But like a lot of very tall centers, Russell was never much of a free throw shooter. His free throw percentage was quite a bit below average in fact. But this low percentage didn't really give a clear picture of Russell's ability as an athlete. And in one game he gave a very convincing demonstration of this.
It was the final game of a championship series between Boston and the Los Angeles Lakers. With about twelve seconds left to play, the Lakers were behind by one point and Boston had the ball. It was obvious that the Lakers would have to foul one of Boston’s players in order to get the ball back, and they chose to foul Bill Russell.
This was a perfectly logical choice since statistically Russell was the worst free throw shooter on the court at that moment. If he missed the shot, the Lakers would probably get the ball back and they’d still have enough time to try to win the game. But if Russell made his first free throw, the Lakers’ chances would be seriously diminished. And if he made both shots, the game would essentially be over.
Bill Russell had a very peculiar style of shooting free throws. Today, no self-respecting basketball player anywhere in America would attempt it. Aside from the question of whether it’s an effective way to shoot a basket, it just looked too ridiculous. Whenever he had to shoot a free throw, the six-foot-eleven Russell would start off holding the ball in both hands about waist high, then he’d squat down and as he straightened up he’d let go of the ball. It looked like he was trying to throw a bucket of dirt over a wall.
But regardless of how he looked, as soon as Bill Russell was fouled, he knew the Celtics were going to win the game. He was absolutely certain of it because, in a situation like this, statistics and percentages mean nothing. There was a much more important factor at work, something that no one has found a way to express in numbers and decimal points.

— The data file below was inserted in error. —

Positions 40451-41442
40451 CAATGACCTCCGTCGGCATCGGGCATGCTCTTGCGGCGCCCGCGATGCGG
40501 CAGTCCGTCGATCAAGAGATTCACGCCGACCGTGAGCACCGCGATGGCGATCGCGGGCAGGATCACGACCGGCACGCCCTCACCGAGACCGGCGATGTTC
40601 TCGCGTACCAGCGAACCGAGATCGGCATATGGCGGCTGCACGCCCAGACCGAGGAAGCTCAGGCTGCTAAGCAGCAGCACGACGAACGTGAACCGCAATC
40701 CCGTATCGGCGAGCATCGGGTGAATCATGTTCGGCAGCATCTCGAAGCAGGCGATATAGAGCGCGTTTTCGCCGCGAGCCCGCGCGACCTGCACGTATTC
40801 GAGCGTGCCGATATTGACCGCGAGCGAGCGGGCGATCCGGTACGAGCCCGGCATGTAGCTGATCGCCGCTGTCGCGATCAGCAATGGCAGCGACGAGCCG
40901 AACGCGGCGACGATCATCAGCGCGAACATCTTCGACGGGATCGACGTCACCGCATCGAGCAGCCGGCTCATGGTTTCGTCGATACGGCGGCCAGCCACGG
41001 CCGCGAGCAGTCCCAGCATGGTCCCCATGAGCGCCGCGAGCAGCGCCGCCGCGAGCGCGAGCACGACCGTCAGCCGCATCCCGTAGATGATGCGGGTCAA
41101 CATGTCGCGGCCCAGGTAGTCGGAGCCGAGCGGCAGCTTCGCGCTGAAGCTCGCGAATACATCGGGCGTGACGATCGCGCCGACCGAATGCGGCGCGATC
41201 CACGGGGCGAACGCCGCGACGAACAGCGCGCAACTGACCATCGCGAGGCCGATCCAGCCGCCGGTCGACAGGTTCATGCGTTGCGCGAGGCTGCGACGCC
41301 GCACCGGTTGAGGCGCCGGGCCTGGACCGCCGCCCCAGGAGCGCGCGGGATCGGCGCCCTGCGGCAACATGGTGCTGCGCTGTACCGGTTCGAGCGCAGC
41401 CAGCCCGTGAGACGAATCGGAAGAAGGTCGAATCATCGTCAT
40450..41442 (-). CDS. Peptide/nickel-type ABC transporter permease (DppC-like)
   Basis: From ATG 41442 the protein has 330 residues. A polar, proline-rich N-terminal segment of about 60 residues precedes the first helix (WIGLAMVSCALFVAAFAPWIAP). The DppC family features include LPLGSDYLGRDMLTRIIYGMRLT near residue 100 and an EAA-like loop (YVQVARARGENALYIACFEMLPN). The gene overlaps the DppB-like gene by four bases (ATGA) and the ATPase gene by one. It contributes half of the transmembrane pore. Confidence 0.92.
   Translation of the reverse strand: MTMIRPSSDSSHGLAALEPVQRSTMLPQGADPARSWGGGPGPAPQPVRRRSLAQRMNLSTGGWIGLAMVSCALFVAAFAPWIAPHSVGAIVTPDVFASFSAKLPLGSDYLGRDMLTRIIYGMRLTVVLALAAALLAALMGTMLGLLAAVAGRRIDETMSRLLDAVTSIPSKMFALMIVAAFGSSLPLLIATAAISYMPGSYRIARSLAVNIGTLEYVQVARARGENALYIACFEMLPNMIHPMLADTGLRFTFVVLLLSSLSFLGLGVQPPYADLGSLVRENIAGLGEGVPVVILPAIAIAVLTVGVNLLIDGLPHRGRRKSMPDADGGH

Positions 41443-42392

Simply put, Bill Russell was a player who wanted to take responsibility for the success or failure of his team. He wanted the weight on his shoulders in a situation like this. No possibility for excuses. No possibility of blaming anyone else if the game was lost. No second guessing. Bill Russell wanted the ball in his own hands and nobody else’s. And, like magic, even if he’d missed every free throw he’d ever shot in his life before this, he knew he was going to make this one. And that is exactly what happened.
That is what virtually always happens when a man or woman accepts responsibility eagerly and with confidence. I’ve always felt that accepting responsibility is one of the highest forms of human maturity. A willingness to be accountable, to put yourself on the line, is really the defining characteristic of adulthood.
Vitamins for the Mind by Jim Rohn
Discipline is the bridge between goals and accomplishment.
We must all suffer from one of two pains: the pain of discipline or the pain of regret. The difference is discipline weighs ounces while regret weighs tons.
All disciplines affect each other. Mistakenly the man says, "This is the only area where I let down." Not true. Every letdown affects the rest. Not to think so is naive.
Discipline is the foundation upon which all success is built. Lack of discipline inevitably leads to failure.
Discipline has within it the potential for creating future miracles.
The best time to set up a new discipline is when the idea is strong.
One discipline always leads to another discipline.
Affirmation without discipline is the beginning of delusion.
You don't have to change that much for it to make a great deal of difference. A few simple disciplines can have a major impact on how your life works out in the next 90 days, let alone in the next 12 months or the next 3 years.
The least lack of discipline starts to erode our self-esteem.